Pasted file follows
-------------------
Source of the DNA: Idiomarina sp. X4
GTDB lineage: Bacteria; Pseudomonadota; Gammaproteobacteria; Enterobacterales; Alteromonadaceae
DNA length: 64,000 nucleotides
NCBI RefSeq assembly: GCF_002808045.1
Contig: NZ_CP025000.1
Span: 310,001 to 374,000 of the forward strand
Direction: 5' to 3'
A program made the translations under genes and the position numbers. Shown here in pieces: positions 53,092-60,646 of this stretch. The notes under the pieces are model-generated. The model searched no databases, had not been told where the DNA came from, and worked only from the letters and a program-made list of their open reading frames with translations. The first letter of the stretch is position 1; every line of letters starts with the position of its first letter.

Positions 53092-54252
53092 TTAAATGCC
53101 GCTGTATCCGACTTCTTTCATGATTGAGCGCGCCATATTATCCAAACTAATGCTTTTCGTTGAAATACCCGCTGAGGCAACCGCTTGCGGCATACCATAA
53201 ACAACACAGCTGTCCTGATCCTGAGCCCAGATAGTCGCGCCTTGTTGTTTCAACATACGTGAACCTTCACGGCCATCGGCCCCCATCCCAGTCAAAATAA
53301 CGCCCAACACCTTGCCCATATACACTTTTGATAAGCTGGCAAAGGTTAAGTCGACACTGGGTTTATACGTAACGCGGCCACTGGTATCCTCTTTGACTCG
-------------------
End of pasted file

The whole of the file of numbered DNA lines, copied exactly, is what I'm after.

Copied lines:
Source of the DNA: Idiomarina sp. X4
GTDB lineage: Bacteria; Pseudomonadota; Gammaproteobacteria; Enterobacterales; Alteromonadaceae
DNA length: 64,000 nucleotides
NCBI RefSeq assembly: GCF_002808045.1
Contig: NZ_CP025000.1
Span: 310,001 to 374,000 of the forward strand
Direction: 5' to 3'
A program made the translations under genes and the position numbers. Shown here in pieces: positions 53,092-60,646 of this stretch. The notes under the pieces are model-generated. The model searched no databases, had not been told where the DNA came from, and worked only from the letters and a program-made list of their open reading frames with translations. The first letter of the stretch is position 1; every line of letters starts with the position of its first letter.

Positions 53092-54252
53092 TTAAATGCC
53101 GCTGTATCCGACTTCTTTCATGATTGAGCGCGCCATATTATCCAAACTAATGCTTTTCGTTGAAATACCCGCTGAGGCAACCGCTTGCGGCATACCATAA
53201 ACAACACAGCTGTCCTGATCCTGAGCCCAGATAGTCGCGCCTTGTTGTTTCAACATACGTGAACCTTCACGGCCATCGGCCCCCATCCCAGTCAAAATAA
53301 CGCCCAACACCTTGCCCATATACACTTTTGATAAGCTGGCAAAGGTTAAGTCGACACTGGGTTTATACGTAACGCGGCCACTGGTATCCTCTTTGACTCG